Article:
Logansport Pharos-Tribune from Logansport, Indiana on March 10, 1894 · Page 1
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March 10, 1894

Logansport Pharos-Tribune from Logansport, Indiana · Page 1

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Logansport, Indiana
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Saturday, March 10, 1894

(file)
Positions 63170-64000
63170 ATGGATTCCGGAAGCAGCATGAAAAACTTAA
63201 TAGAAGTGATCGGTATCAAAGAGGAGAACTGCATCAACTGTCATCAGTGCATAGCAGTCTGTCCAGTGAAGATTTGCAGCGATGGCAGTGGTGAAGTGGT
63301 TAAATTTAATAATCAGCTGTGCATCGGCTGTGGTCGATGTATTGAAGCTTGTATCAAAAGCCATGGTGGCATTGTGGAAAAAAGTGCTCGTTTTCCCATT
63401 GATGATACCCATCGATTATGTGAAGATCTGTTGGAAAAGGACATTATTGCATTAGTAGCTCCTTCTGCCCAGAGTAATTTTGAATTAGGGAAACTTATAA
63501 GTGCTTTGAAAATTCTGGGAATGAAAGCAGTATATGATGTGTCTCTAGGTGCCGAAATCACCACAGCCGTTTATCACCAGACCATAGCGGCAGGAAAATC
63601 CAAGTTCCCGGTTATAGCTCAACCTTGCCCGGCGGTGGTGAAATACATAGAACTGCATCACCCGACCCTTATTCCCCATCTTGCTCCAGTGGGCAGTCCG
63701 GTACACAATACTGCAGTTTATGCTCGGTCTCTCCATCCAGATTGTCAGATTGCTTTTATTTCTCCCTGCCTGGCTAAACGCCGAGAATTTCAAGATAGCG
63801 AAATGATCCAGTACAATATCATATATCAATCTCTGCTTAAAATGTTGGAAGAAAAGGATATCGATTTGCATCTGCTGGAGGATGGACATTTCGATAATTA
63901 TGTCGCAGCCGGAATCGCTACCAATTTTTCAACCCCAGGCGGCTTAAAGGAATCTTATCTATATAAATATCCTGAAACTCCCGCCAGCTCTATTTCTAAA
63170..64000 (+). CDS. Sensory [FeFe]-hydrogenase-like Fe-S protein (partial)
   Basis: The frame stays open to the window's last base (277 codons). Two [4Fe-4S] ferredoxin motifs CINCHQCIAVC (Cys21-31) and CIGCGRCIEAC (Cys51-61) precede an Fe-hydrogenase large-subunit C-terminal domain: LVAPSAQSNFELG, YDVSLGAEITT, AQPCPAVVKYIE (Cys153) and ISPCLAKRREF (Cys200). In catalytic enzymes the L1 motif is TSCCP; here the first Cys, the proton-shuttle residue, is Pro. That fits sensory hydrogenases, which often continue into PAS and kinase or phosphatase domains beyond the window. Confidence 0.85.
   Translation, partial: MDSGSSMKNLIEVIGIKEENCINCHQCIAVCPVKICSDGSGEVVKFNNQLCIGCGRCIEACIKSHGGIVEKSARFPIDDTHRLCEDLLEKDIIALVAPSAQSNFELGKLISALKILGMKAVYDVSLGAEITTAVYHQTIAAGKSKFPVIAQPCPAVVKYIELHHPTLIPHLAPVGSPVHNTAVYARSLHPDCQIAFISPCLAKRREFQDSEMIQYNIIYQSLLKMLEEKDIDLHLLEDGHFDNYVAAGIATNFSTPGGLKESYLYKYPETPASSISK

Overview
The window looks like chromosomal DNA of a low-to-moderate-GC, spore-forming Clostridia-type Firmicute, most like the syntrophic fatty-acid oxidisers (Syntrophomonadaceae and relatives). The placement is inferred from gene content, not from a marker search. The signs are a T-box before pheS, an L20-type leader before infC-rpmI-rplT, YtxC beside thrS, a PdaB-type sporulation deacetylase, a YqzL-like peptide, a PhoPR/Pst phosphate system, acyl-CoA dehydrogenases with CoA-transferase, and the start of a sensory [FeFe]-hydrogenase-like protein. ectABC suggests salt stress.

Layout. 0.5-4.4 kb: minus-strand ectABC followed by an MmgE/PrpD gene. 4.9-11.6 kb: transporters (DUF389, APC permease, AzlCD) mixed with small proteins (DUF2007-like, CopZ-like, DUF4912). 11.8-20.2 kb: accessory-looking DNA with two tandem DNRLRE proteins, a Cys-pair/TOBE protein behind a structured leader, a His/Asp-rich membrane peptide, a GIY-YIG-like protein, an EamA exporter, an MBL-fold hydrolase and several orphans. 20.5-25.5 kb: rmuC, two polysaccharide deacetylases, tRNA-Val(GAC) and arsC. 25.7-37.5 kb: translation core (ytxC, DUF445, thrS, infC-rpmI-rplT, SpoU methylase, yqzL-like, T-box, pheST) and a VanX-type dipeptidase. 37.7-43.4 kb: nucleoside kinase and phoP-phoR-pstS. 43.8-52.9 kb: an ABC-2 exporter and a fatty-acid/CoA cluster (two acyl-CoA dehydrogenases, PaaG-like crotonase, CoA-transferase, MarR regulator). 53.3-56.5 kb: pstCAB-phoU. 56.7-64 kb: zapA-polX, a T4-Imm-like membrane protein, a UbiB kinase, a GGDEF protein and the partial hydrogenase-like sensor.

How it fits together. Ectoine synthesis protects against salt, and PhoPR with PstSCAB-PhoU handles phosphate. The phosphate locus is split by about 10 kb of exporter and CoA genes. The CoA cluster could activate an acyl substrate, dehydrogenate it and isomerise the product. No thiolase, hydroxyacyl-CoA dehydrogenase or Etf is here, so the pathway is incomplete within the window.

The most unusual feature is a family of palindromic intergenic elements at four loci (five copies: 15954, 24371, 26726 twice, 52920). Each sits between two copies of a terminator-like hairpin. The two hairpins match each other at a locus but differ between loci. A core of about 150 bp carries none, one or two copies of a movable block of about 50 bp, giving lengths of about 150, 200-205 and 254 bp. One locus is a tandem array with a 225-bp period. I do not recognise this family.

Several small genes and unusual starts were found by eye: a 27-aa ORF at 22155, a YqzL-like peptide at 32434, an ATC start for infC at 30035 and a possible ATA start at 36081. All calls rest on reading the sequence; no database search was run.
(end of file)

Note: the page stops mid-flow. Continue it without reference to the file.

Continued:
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5>aiUj MARCH 0, 1894. WORLD'S FAIR ART PORTFOLIO COUPON. 0 coapoBtot aittfiitmt datM snd lOosnsi necarm the current number of Art Porttai- Ion. See savBrugement. VOL. LOGANSPORT, INDIANA. FRIDAY MORNING, MARCH 0.1894. NO. The Hard Times The agitation of the silver que3tion, nor the fate of the Wilson Bill h»ve impeded our progress And Why Not? Because the C^ngre^s of our friends and patrons have voted imatii aou^iy "A.ye," a? to the strength and desirability of our early and rrr >•!<; purchases. line of DON'T LIKE IT. The Chicago Public Displeased with Coughlin's Acquittal. A Wild Scene, in the Court Room by Dan's Friendi Upon the Return of the Jury's Decision. Spring Dress Goods, Silks and White Goods, Trimmings and Laces. Our uew Hosier?, Underwear and Gloves never met with such unanimous favor from every one that saw them.and leirned our very low prices, You, who haven't visited us yet are most cordially invited to the ever busy BEE HIVE, AGAINST THK VKUD/CT. CHIOAOO, March •».— Daniel Coug-li- lin'a acquittal at th« liiuKln of the second jury that tried him. for complicity In the conspiracy to nuirilur Dr. Cronin was tho subject of general common I and criticism in tho city. It is not going out- Bide the fact to say that no verdiet ever rendered by, a jury in Cook county Sfave-so mmih.disstttiiifiict.ion to the majority of the public. in tho comments made on tho jury's action, adverse opinion wo«.ttlmost unanimous. Everywhere the Biime sentiment -prevailed. How It Wft* K«c«tv«d. When -'the' : verdict of not, ffuilty was- rend out la, court. Thursday Coughlin shot up from his chair as though a powerful Kpring beneath him was released by the word "not." For the Shortest part Of a second the rows Of men «ho stood chest to back from the cleric's, desk: to the rear wall -re? inalnod motionless. But. a cheer broke the spelViihd a 'wild rush for the man who liad ' jii^t -been . acuuitted of the cliarg-e v: bf raunleriiiff, lit, Patrick fl. Croiiiil 1 swept, bailiffs, spectators, po- lifefemRD. court attendants and newspaper ineri Into the -narrow continus of tli : e : Space' within the railing. In vain Jxi"dgo''J'vit!in!' c'oiriihanded 'silence and thrtiitetied'Svith arrest any man who ,.'JEviStJ','iin i roQiit,! tfijca ' 315 Fourth St., Wiler & Wise Tte Keeley Institute, MflRION, IND. For the cure of the Liquor, Morphine.Tobacco, and all other drug addictions. Absolute Freedom, No Suffering, . NoSareArms, No Impairment if the Health. The Institute at Marion, Ind., is authorized by Dr. Leslie E. Keeley, and the treatment is identical with that given by him at Dwight, Ills. . .. Write for terms of treatment and other information. All correspondence strictly confidential. THE KEELEY INSTITUTE CO., Marion, Ind. SUCCESS AT LAST! The World Moves; Science Is Triumphant! But its greatest triumph li In the cure of disease, and Us ffreateit sue. ceit la IPOSLOLI'S treatment for Diseases of Women But to be iMcowiful It must be applied by the skillful hand of tha SPECIALIST. The rh jilclf ns of The Logaosport Medical And Surgical Institute Hue been uslag this treatment with tho GRBATB3T SUCCESS aod by Us ugp •avo, la thia violuity, restored hundred* of suffering women to heilth and. happiness after pbyslclans had failed. It is not painful and no exposure is necessary. " 'fhey also treat all Chronic and Private rflseasei. C«W8ULTATION FREE. CALL AND SEE THBM at 417 Market St. 'Tv'ird Si-pne 111 tha Courtroom. jhoment tiie scene in the court- ieamc wilder. Conghlin was ' a pushing, tearing', con- The jury was stormed by men \vtio"but'.a few daj's before had in- ms|,eiV 'tiia't." nothing but a verdict of 1 .' l '.'*'gfi{lt'y 11 would meet the ends of justice. All the mad excitement which' cbines at the end of a presidential election was iu the courtroom. Men broke through this line of bailiffs and hugged the jurors or shook hands vrith them in maudlin abandonment. Coug-hlin finally broke away from the surging mob which carried him fronv.ono side td tho other, and, starting with Juror Benson, went down tha line, grasping the hand of each of the men who had set him free, lie met Judge Tuthill and they shook hand* together. Monti llli Wife. Just as Cougblin reached Juror Bruce another commotion lugan. It started at the door and wan Indicated by a sudden opening In the crowd. Coughlin was passing behind tha witness stand on his way out of the courtroom when some one' cried: "Here's your wife, 'Dan,' here's your wife." Coughlin turned back. The jurors stepped aside »nd the crowd opened right and left to give free passageway to the sobbing woman, who rushed toward her husband. "Oh, 'Dan,' 'Dan,' Is it true, is it true?" she sobbed, as he threw both arms around her. This msstlng of husband and wife was hiddeu from the crowd by the wU- nesi box. The first kiss which the husband as a fre* man had given his wife In five yean waa bestowed in the shadow of the chair in which had sat men and women and charged the husband with one of the foulest crimes of the century. The jurors saw the embrace. When they came In several of them took their seats, with tears in W5»:r eyes. After many minutes more spent in congratulations Coughlin, accompanied by his wife, started for the county jail on the north side. En route the ex- prisoner was loudly cheered, and he acknowledged it by bows and smiles. Arrived at the Jail the papers containing his formal discharge from custody were handed him, and, this formality having been concluded, Daniel Congh- lln stood once more befofe the world a free man, after an experience such as is allotted to but few human beings. Gathering up what effect* he bad in the prison, Coughlin, after shouting "Good-by*in answer to yells of- congratulations from his former fellow-prisoners, departed, with his wife, for the home of Deputy Coroner Buckley, on West Adama street, where dinner was partaken of. The nl«bt was spent with friends in the suburban town of Elmlra. Covffhlln Talks. Before leaving* the jail Coughlbj said to a reporter: "Tbi wronc l« righted at 1ml 1 with thai •very Jud«« and prosecuting attorn*? would b* Mot to jail lor nix month*, and then the; would notbe-ioaniioui M Mud innocent men there, the oaf o »gain»t me was all perjury. It's all cv»r now, though, and we mt(ht as well let It dron 1 don't know what I ihall do at preient I am going to visit Hanooelt, Mloh., my old tome, with my family, and them I am coming bsolt W Chicago to Uvi. I'tfhe joy of being restored to my loyal HHie wife, whom I have region to treasure now more lb»o ever, and to mj little children overcome! •very other feeling, but 1 cannot help rtfriv time that poor Burke and O'Sullivan arenol nere to share In my victory. Now that It is all over although I bsvo reason to feel bltwr and resentful, 1 luppoie I can afford to forgive the wrong tbi* 1 liftfl been done me. As to my plans lor ine'tniiire I cannot say a word. All I know la that I am an happy an a bird in the suniblne just now, • ;••• HI* TrouliU with Cronin. (ToMiwrnlna- the murder of Dr, Cronin, Coughlin vehemently declared that he knew nothing- whatever. He continued: "1 lilroil that horse .'or tho nan ot u. country frioud. It was Himply u;i :ict of courtesy; it WUH uHCtl UK'utn^t. mcin the terrible chH for wlilcli 1 h;jvti been twite trim! uml wljk-li lim) brought ciiHerinjr to myself unit futnily Tho only time 1 ever innt uuvthinx' to do with Dr. Cronin mid lil« conunuiiuii with tlie unfii-rt brotherhood was nriirly ton yours uicu. 1" I. 1 *".' clmi'ia-H wero preferrril uj,'iiinsL the Uuolur for riiloely reporting toniR m.nters of interest to the brotherhood. A roinir.llti'e of live, ot which. 1 K-aB it rnonltH-T, wuy . numcd to licar l.'nc olittrKOM und pass upon ihoro. t.'rontu tbfii \ v !!• InKly udznittL'J llit) irntli of the churi-'i's, :u,il BUHliblt! action vvnn tHkun by th(: ouliitnitl'« whluh was ununtDious 111 the dtidsion prvscnt- •d. .It WIMU district ti'iul urnl nl! muuibfi-s vere iaterc»u;d, uuJ liucw of tlie troiiult;. 'M- though pioadlng entity, Cronin never apiln •poko to mo." In the .Inry llontii. The jurors, one and all, refused to tell how the verdict was reached, hnv- ing taken an oath not. to reveal the secrets of the ji"'y room. Nevertheless, tliB main facts of these secret proceedings cun bo Riven. The first thiny dona wn.s tho election of C. llohnntn as foreman. Then the court's instructions 1o tflie. jury were read. Foreman liolsman then culled for a ballot. It was ;ip;iw<l that the first ballot should be taken without discussion. The vote stood 0 for conviction and f> for ai-qnittal. A second ballot reMilleu: For acquittal, S; for conviction,'*. On the third bullot only Jurors Iji'.sh itnd Woodward held out for conviction, and on the fourth Lush was left alone in hisstitnd for conviction, finally yielding on the fifth and last hallot. _ (iJHiUtonn'K Ilvnltli Ii linjirovrd. LONDON, .Minvh ',»,— The health of ift (Jladstone lias greatly improved und lie is now pronounced to be on thu liigh road to complete recovery, with every prospect of his soon being out again. Mr. and Mrs. Gladstone have received autograph letters from the queen, both beinpf couched in language showing high appreciation of the service rendered to the country by Mr. Gladstone. The letter addressed by the queen to Mru. Gladstone is full of interesting reminiscences. WEPT IN COUET. Miss Pollard, Col. Breckinridge's Accuser, Grows Hysterical. Her Breach of Promise Suit Begun— Mrs. Blackburn Gives Evidence Bad for the Congressman. ^rAllnff f>owu the Ftifilloil Lilt., .' WASHINGTON, March a.—The decrease in the number of claims received daily ,_,„. _: r i at tho pension bureau is shown in a" ^™ y ?!. r ! statement prepared at the department. The number of pensioners on the rolls is .:io\v 800,000, against (152,000 for the corresponding week of last year. The number of cases now pending is C54,* 1 160, a. decrease of over 91,000 during: the year. The number received during last week is a decrease of 1.M8 from the corresponding week last year. Will 8ar« tn< K«r«ar«*. BOSTON, March 9.—The contract for raising the United States ship 1 Kearsarge has been awarded to the" Boston Tow Boat company, of this city. By the agreement thf company is, to receive 145,000 If successful in delivering the ship at Norfolk navy yard, and if unsuccessful is to be paid $10,000 for having made the attempt. Immigration In IftVS. WASHINGTON, March 9.—A statement has been prepared by the immigration bureau showing that the total nulbber of immigrants whicn arrived at the ports of New York, Philadelphia, Boston and Ualttmore from foreign ports during the calendar year 1688 was 481,712. These, it IK said, represent at least four-fifths of the whole number which arrived at all American ports. Women Will Stamp KaDiaa. TOPKKA, Kan., March 9.—Mrs. Laura M. Johns and her associate managers of the equal .suffrage campaign have planned to hold two-day meetings in each of the 10ft counties in the state commencing May 4. Among the speakers will be Susan V. Anthony, Mrs. Johns, Carrie Lane Chapman and other leading woman's rights leaden. Vol* on Blaad Bill Thnnday. The senate will take its final vote o» the Bland bill on Thursday next' at 3 o'clock. On Wednesday the vote on Senator Allison's motion to reconsider will bo taken up and if It fall to carry a vote will be taken on a motion by Senator Manderson to commit the hill to the finance committee. To this the senate ha* unanimously agreed. D»th or a cardinal: PARIS, March 9.—Cardinal Leon Benoit Charles Thomas, srehbishop of Kouen, who has been lll'for some tlnxe, uied in Kouen at 9 a. u. He was born in France in 1820 and was elevated to the oardlnalate in 1893. Sent to Jail. ; . N«w YOBK, March 9.—Hency C, Wilt- shaw, the absconding clerk of the United States national bank eaptured Tuesday at Buffalo, has been committed to jail in default of 120,000 bail. • Harry Mill In Waat. NEW YORK, March 9.— Friends- of Harry Hill have found him to be at Mupeth, L. I., in poverty and watft. Hill amassed a fortune as proprietor oj|( Hill's variety hall. Convict Scalded to JC*O*T, 111., March 9.—Thomas Lavln, a convict who bad three months more to serve, was scalded to death by a bursting steam trap at the Joliet penitentiary. Death of Uavld Kln«. WASHINGTON, March 9,—David King died here Thursday apred 56 years. He was United Stutes commissioner to the Paris exposition of 1869- OX TRIAL. WAMHI.NUTON, March 9. — Miss Mada- litic Vinton Pollard, plaintiff in the suit against Congressman W. C. P. Breckin- ririge, avoided the crowd of sensation seekers about the courtroom by appearing long before court convened. Miss Pollard was accompanied by her counsel. Judge Jere Wilson and Cahlcron Carlisle, and she entered the courtroom through the rear door, reserved for witnesses and members of the bar. She had also with her a sister of mercy from the Episcopal home in this city, where she has been staying recently, and a female friend. When liruckinridge entered the room Miss Pollard was talking 1 to Judge Wilson. Gluiicimr up her eyes met thnsy of Col. Hreckinridge. Without sc'cminjr to see him, she went on talking' to her counsel and apparently giucd into spiici. 1 . rinintifr Uurply Moved. Mr. Carlisle opened the case for the plaintiff. ta'iiiifj up tlie charges and in^wers seriatim. .lust as h« be- liis remarks .Miss Pollard covered im r eyes with her handkerchief and bcfian to tremble, and it looked for a minute us if there would l>o a fainting scene. She, however, succeeded in unlinin); her agitation. Mr. Carlisle read tlie complaint. "There are three creditable witnesses," lie said, "who will testify that the promise to marry was reiterated by the defendant in the presence of the plaintiff and at other times when she was uo.t present," .Summarizing what the evidence would be. Mr. Carlisle said the plaintiff was :i Kentucky girl, ambitious to learn. In 1ST6 her father died, leaving no estate. .Tames Rodes, an old gardener, was attracted by this and made her a proposition that he would pay for her education if she would marry him. She made a counter-proposition that if he paid for her education she -•would either marry him or pay back the money. This warf agreed to by Eodes and a paper containing the agreement actually drawn up and signed. Miss Pollard went to Wesleyan college la Cincinnati on Rodes' money. Then Mr, Carlisle told how Eodes began insisting that he be paid back or that she marry himj how, while worried over Rodes' demands, she was summoned home to see a dying sister in Lexington and met Col Breckinridge on the train. Hodes persisted in his demands and the plaintiff wrote to CoL Breckinridge. He answered her letter la person and took her oat driving. He came again. She protested against going in the closed carriage, but he said he bad a throat affection and she consented. Then the defendant accomplished her ruin. The story of the alleged illicit relationship existing between the plaintiff and the defendant was sketched briefly, and how after hi* wife died Mr. Breckinridge mad* her the promise of marriage, and reiterated it before several witnesses; and how he finally broke that promise by marrying Miss Louise Wing, of St. Louis. No D*M*gft for Seduction. ! , In conclusion, Mr. Carlisle- jaid that under the law of the District of Columbia the plaintiff would get no damages for her seduction; it was only tor the broken promises of marriage that she could secure redress. Attorney Wilson, for the plaintiff, complained that certain books which had figured la the affidavit*, and were important to the case, had been taken by the defendant's counsel, and asked that they be returned to the plaintiff. Mr. Butterworth read a notice which had been served on the defendant for the production of four volumes of Washington Irving, given to Attorney Stoll at Cincinnati, and insisted that • more definite description of the books should be given. Mill Pollard W.CfM. Just as Mr. Carlisle was rising to reply Miss Pollard broke out hysterically to her counsel, sobbing and making inarticulate exclamations, while the Episcopal sisUr of charity and her attorneys endeavored to calm her. Judge Bradley declared that if only four volumes had been taken the demand for a closer identification must be untenable. •'-(,• Mn. Blaca-burn TeitlttM. :'Mrs. Blackburn, widow of ex-Gov. Lulw Blackburn, of Kentucky, then took the stand and said «he had seen CoL.-Breckinridge and Miss PolJard to- gettfer in her own apartments in this city tin Good Friday in 1893. When she en tired the room Col. Breckinridge nied to tlie witness tnat tnere was any buch relationship between Mrs. Wing and himself, and begged Mrs. lllack- burn ta contradict these stories, which would, he said, injure him with hU family. OVER THE STATE. Telegraphic News from Various Towns in Indiana. Crafted by HypnoLUiu. GKKESCAHTI.K, Ind., March 9.—Much excitement exists in this county ovor the results of the preaching of two trance evangclista from Illinois and a woman who is with them. Lucas Martin, a farmer, has gone mad. He wants to preach in a .nude condition. He says Jesus Christ was nude. Ella King is crazy after remaining in a trance for three days. The raeetlmd began Tuesday night at dark, and was not closed until 7 o'clock Wednesday morning. One man prayed. Soon his hands began to raise until on tiptoes wiih arms outstretched at full length, as if ready to ascend, he stood for thirty minutes by actual count. Then he fell to the floor and remained in a trance for several hours. Six others followed thn samo programme. At other times ten at a time \.cre shouting prayers, tearing their hair and having all sorts of vis ions. Smrtllni,' Clnlui M»<l« by <Ja« Men. l.NiHANAroi.is, Ind., March 9.—In tha oour.se of u suit in a justice's court Thursday against the Indianapolis Gaa company for charging more than the ordinance rate for natural gas tha attorneys for the company raised the point that the giis ordinance was invalid on the ground that the city has no constitutional right to regulate prices of any co»- luodity. Should the point hold good it would revolutionize the gas business in half of the cities of Indiana, in all ol which fras prices are regulated by ordinance. Fatallr t>c:ildc-d In a Boiler. ANDERSON, Ind., March 9.—Samuel Roach, a machinist at the Anderson paper mills, was making repairs on the inside of a large boiler Thursday afternoon when the exhaust pipe from a twin high-pressure boiler was turned in, letting steam at 100 pounds pressure in upon him. He backed out to the hole, and fell out more dead than aliv&. lie was scalded from head to foot, th« flesh in many places dropping from bin. His lungs were also affected. His inj juries will prove fatal. EVANSVII.LK, Ind., March 9. — Fire at Griflia Wednesday night caused a Ion of 140,000. The fire originated in Mrs. D. W. Dixon's storehouse, and th». building and contents were destroyed, as were the adjoining building* of & C Muck, druggist, and & J. Loyd, storehouse and dwelling, lira. Dixon's Ioss*3,000; insurance, •l.OMt S. C. Muck, loss, H, 200; insurance, |MM; ' S. J. Loyd, loss, tQOO; insurance. 12,090. Bobber* M»k» » Small H»U. UAMUOND, Ind., March 9. — Barly Thursday morning a gang of robber* entered the Michigan Central depot at Dyer, blew open the safe in the agent's. office and secured five dollar*. It ia believed some one acquainted with tka office is responsible for the job. Monty that was to arrive on a late train waa delayed. Farmers ID the vicinity hat* organized a committee to investig ato. ttaliool-TMcbcr JUsslBf. GOIHEN, Ind., March 9.— Frank Plank^ a popular school-teacher in a dUtrfet near Bristol, is missing. He left tala city Sunday night to resume school aa*. has not been seen. lie had a la*f* amount of money with him and baa probably been murdered. Piank fa-- married and is well connected ia thirdly. ___' _ Eloping Couplw Mad* ll»pp/. jEmB80KVn.LE, Ind., March ».— John Neal and Emma liines, llicaaeL: Shanahan and Lulu Crawford, of Lexington, Ky. ; Leon Bache and Friday Kline, of Indianapolis, and Cbarto Pelton and Elizabeth Brown, of Lots* ville, eloped to this city Thursday Right and were married by Magistrate Haws*. "jfri. Blackburn, I want tc place ibis young lad*, hider your protection. I expect her to •becohl* ne»rer to me, nod »he ne*d( your motherly care. I expect to marry her when a •rifflcfciit t)mol)»» elttlised after the (lei,- 1 : nf mj wife." ; . rVtMB" rumors of his engagement to Mrl."'Wlng, his present wife, were be' . Breckinridge had de- Blob F«ra*r DM*rU HU LEBANON, Ind., March ».— Jam* Waddle, a well-to-do farmer n»at tWa city, recently sold his (arm for cask. lie left town Thursday, taking all hia money and leaving his wife an* two children penniless. TblBk Kobj It All HI|ht. CROWN POIMT. Ind., March ».— Ike Lake county grand jury Thursday without bringing 1 in dictment against the managers, I owners or bookmakers engaged at I Boby track. _ Too Huh OMldono*. IKDIAJTAPOM, Ind., March t.— * Baker, of West Virginia, «» nil way *• Carthage, 111., fell ia with a confidbaos man at the Union station Than stay morning and lost $5l», every cent IM had. *'•• Mid Salary Law CROWS Porxr. Ind., March t.~ dhe fee and salary law passed by the ••> cent Indiana legislature was dcclai»4 unconstitutional by Judge Gillett lathe Lake circuit court Thursday fcom- Joam Died BldtUnlj. WABASH, Jud, March 8.— Mrs. Kendall, aged M, of Liberty wra» stricken with paralysis and iUed>av • few minutes after being taken into house.